From Wikipedia, the free encyclopedia
Jump to navigation Jump to search

Skeletal head of an Amia calva. Hyamandibular marked h, top image, upper right corner

The hyomandibula, commonly referred to as hyomandibular [bone] (Latin: os hyomandibulare, from Greek: hyoeides, "upsilon-shaped" (υ), and Latin: mandibula, "jawbone") is a set of bones that is found in the hyoid region in most fishes. It usually plays a role in suspending the jaws and/or operculum (teleostomi only). It is commonly suggested that in tetrapods (land animals), the hyomandibula evolved into the columella (stapes).[1][2]

Evolutionary context[edit]

In jawless fishes a series of gills opened behind the mouth, and these gills became supported by cartilaginous elements. The first set of these elements surrounded the mouth to form the jaw. There are ample evidences[3] that vertebrate jaws are homologous to the gill arches of jawless fishes. The upper portion of the second embryonic arch supporting the gill became the hyomandibular bone of jawed fishes, which supports the skull and therefore links the jaw to the cranium. [4]

When vertebrates found their way onto land, the hyomandibula, with its location near the ear, began to function as a sound amplifier beside its function to support the skull. As evolution later attached the cranium of terrestrial vertebrates to the rest of the skull, the hyomandibula lost its supportive function and became an interior organ, the stapes, and thus its secondary function had become its primary function. [4]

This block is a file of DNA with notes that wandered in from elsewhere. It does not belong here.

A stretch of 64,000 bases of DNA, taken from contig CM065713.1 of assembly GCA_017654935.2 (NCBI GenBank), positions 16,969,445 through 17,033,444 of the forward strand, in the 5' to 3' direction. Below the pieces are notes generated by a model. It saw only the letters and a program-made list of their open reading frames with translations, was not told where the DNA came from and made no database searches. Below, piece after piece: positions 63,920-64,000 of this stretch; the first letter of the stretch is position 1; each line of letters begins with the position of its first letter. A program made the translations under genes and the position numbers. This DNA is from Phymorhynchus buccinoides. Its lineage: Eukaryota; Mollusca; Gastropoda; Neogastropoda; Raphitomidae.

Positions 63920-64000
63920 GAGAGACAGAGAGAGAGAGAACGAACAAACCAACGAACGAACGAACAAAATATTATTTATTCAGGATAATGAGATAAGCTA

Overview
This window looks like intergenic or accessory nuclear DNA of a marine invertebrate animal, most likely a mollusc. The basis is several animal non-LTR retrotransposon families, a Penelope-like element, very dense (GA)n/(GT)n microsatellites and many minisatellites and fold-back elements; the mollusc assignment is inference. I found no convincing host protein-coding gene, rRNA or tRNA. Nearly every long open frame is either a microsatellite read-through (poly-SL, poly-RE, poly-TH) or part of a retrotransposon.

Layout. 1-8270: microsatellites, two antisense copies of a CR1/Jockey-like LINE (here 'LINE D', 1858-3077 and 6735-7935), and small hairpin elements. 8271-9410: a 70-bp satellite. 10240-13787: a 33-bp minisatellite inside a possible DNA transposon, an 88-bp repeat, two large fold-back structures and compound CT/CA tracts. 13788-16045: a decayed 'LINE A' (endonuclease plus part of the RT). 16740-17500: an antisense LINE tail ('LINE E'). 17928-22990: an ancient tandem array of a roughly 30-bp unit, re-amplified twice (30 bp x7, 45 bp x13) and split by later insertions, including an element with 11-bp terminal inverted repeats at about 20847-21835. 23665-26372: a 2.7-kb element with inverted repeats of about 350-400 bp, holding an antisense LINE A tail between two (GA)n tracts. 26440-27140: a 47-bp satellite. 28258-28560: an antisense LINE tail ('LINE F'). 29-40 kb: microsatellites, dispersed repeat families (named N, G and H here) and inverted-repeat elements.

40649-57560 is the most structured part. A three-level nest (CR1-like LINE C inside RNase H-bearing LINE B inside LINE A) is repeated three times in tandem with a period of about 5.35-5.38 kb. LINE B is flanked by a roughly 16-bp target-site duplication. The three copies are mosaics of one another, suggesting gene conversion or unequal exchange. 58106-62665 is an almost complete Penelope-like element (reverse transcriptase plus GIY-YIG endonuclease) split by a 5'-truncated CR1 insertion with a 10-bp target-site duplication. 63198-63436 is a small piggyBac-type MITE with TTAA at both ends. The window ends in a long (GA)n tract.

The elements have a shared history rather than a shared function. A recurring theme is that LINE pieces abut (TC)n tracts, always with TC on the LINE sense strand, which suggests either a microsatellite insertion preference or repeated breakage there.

See also[edit]


  1. ^ J. A. Clack, "Earliest known tetrapod braincase and the evolution of the stapes and fenestra ovalis", Nature 369, 392 - 394 (2 June 1994);
  2. ^ R. Eric Lombard, et al., "Evolution of the tetrapod ear: an analysis and reinterpretation", Biological Journal of the Linnean Society, Vol. 11, No. 1, pp 19-76, 1979
  3. ^ For example: (1) both sets of bones are made from neural crest cells (rather than mesodermal tissue like most other bones); (2) both structures form the upper and lower bars that bend forward and are hinged in the middle; and (3) the musculature of the jaw seem homologous to the gill arches of jawless fishes. (Gilbert 2000)
  4. ^ a b Gilbert 2000, Embryonic homologies


  • Kardong, Kenneth V. Vertebrates Comparative Anatomy, Function, Evolution. pp. 227, 693.
  • "Hyomandibula". ZipcodeZoo.com. Archived from the original on 14 March 2012. Retrieved 30 January 2010.
  • Gilbert, Scott F. (2000). "The anatomical tradition: Evolutionary Embryology: Embryonic homologies". Developmental Biology. Sunderland (MA): Sinauer Associates, Inc. (NCBI). Retrieved 9 April 2018. (3rd and 4th paras, One of the most celebrated cases...)
  • Gilbert (2000). Figure 1.14. Jaw structure in the fish, reptile, and mammal. (illustration).